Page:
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Accounting Changes Raise Red Tape Concerns for Charities

29 August 2018 at 5:14 pm
Maggie Coggan
It is feared the proposed removal of special purpose financial statements (SPFS) by the Australian Accounting Standards Board (AASB) will cause a “massive burden” for smaller charities.

Maggie Coggan | 29 August 2018 at 5:14 pm


Accounting Changes Raise Red Tape Concerns for Charities
29 August 2018 at 5:14 pm

It is feared the proposed removal of special purpose financial statements (SPFS) by the Australian Accounting Standards Board (AASB) will cause a “massive burden” for smaller charities.

The AASB said in a recent paper they had to review SPFS because of “consistency, comparability and transparency” issues within financial reports, which did not meet international standards.   

Instead of SPFS, which organisations design themselves and only need to comply with six accounting standards, a general purpose financial statement (GPFS) must comply with all accounting standards.

Justice Connect COO, Sophie Gordon-Clark, told Pro Bono News the changes may cause problems, in particular for small charities with a low overhead.

“A big issue is the capacity for small not for profits to be able to do that especially when they’re reporting on a cash basis and they haven’t even gone down the path of accruing accounting,” Gordon-Clark said.

She said smaller charities didn’t often have the resources to deal with large audits such as this.

“It puts a massive burden on the people who are running NFPs, especially volunteer-run organisations which may not have the knowledge and the resources to comply,” she said.

While Gordon-Clark understood the proposed changes were designed to align Australia’s accounting standards internationally, she said creating a “blanket policy” was the wrong way forward.

“If this was a move to build on the standardisation… and making it specific to NFPs as opposed to business, then that might be something that would be useful,” she said.

She added it was important the sector understood what these changes would bring, and made their “voices heard”.

“Otherwise there are decisions being made by AASB without the knowledge of what that impact actually is, by the people who are making and preparing those SPFS,” she said.

“Until it came up to their annual audit or their annual report they probably wouldn’t even pick it up… It’s one of those things that we sort of think ‘oh that’s not really us,’ and you don’t worry about it.”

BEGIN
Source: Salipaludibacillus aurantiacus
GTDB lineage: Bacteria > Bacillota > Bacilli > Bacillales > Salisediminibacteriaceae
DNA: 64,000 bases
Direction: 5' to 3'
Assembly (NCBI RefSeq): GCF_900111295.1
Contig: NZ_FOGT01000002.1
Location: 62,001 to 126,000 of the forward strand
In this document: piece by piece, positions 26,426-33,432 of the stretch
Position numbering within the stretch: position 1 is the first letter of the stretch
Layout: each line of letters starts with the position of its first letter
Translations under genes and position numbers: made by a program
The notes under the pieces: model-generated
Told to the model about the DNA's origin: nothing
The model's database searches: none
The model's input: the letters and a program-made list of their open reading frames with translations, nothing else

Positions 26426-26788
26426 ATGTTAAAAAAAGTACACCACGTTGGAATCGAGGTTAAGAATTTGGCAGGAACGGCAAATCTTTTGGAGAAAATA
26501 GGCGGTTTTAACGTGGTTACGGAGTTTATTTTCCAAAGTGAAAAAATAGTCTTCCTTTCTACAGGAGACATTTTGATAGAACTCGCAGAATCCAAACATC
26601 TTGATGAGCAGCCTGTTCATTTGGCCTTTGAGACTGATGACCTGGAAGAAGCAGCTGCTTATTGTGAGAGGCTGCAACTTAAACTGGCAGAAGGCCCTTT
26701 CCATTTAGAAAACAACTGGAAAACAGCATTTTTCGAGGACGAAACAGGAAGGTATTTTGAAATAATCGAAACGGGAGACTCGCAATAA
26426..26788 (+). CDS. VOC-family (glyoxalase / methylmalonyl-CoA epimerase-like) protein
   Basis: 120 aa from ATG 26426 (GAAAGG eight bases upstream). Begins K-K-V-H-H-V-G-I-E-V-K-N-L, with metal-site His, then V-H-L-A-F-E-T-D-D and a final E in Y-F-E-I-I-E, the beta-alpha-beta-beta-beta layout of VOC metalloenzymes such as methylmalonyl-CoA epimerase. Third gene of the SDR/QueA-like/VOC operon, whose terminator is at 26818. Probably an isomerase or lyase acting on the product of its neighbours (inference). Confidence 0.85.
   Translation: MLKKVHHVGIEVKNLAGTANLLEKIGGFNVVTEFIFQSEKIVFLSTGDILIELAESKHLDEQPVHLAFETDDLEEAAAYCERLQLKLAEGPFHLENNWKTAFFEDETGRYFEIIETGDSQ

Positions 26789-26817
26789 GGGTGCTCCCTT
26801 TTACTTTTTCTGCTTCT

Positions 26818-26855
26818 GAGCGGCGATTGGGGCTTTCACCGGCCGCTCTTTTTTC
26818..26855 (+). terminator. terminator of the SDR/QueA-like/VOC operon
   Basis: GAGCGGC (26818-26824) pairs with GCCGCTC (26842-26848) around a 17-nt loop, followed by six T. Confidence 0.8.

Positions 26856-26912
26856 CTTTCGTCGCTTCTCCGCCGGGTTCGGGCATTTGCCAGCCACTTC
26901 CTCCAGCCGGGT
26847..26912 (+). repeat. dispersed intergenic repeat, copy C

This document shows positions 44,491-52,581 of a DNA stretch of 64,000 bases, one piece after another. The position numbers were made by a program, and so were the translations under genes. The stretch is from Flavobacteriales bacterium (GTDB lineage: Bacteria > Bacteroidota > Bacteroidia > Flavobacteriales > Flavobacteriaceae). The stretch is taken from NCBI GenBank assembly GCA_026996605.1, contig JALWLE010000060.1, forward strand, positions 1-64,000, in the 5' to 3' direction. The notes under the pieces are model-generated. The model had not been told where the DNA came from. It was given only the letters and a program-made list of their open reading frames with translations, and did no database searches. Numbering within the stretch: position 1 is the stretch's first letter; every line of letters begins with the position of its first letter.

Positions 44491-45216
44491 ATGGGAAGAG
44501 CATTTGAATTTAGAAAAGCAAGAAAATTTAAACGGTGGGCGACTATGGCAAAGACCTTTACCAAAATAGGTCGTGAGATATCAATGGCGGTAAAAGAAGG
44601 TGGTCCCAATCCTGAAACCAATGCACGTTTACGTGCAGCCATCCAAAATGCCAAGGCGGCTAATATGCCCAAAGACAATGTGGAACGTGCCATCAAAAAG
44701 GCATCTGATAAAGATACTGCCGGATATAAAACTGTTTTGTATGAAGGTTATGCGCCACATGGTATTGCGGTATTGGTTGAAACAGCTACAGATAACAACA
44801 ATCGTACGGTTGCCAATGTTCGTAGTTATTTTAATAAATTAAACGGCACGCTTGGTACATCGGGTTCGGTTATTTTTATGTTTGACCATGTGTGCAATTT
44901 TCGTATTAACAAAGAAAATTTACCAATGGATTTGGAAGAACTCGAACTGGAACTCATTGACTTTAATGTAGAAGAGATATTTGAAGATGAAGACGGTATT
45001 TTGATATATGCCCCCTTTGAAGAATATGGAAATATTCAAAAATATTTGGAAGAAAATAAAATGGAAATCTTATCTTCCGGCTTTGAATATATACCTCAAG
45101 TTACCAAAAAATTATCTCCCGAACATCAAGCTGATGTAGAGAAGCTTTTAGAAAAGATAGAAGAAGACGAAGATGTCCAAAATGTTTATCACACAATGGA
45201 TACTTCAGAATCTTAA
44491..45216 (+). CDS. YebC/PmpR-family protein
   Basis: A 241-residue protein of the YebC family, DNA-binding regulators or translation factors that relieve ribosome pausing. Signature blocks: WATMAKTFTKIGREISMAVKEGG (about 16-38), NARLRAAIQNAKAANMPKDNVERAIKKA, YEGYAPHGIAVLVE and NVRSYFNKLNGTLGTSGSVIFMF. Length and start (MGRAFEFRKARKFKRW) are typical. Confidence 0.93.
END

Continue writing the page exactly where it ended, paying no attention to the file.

The chair of AASB, Kris Peach, told Pro Bono News there was more than “one type of GPFS” and for the charity and NFP sector, it would be separated into three tiers depending on the organisation’s revenue.

“We’ll be working with the ACNC to work out what is the appropriate reporting for each of the different tiers,” Peach said.

She said this was just the beginning of the consultation period however, as they needed to see where the “ACNC legislative review goes” before making any firm decisions.

Peach also said the NFP and charity sector would play a big part in the process.

“One of our key objectives is to make sure that we get extensive input from this sector,” she said.  

“The message to the sector is, don’t panic yet… there’s no intention there will be any removal [of the SPFS] for a little while.”  

Maggie Coggan  |  Journalist  |  @MaggieCoggan

Maggie Coggan is a journalist at Pro Bono News covering the social sector.

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One comment

  • David Hardidge says:

    It is important for the NFP sector to participate in this discussion. The ACNC review recommendations, if implemented, to lift the small threshold to $1 million will help smaller charities.

    For those advocating the retention of special purpose financial statements, I suggest you address the AASB’s concerns on their research on how the system operates in practice. Which is basically that the system is not working as intended. Issues include inconsistent application, lack of level playing field, disparity in disclosures, and the users not knowing what they are getting (with some entities picking and choosing measurement standards and not disclosing which ones).

    Personally, I would like to see a simplified measurement and disclosure framework for medium and large charities. Though that brings in its own challenges as simplifications mean measurement differences from the accounting standards that people are used to.

    We also need to address service performance information – aren’t most donors interested in the actual outcomes?

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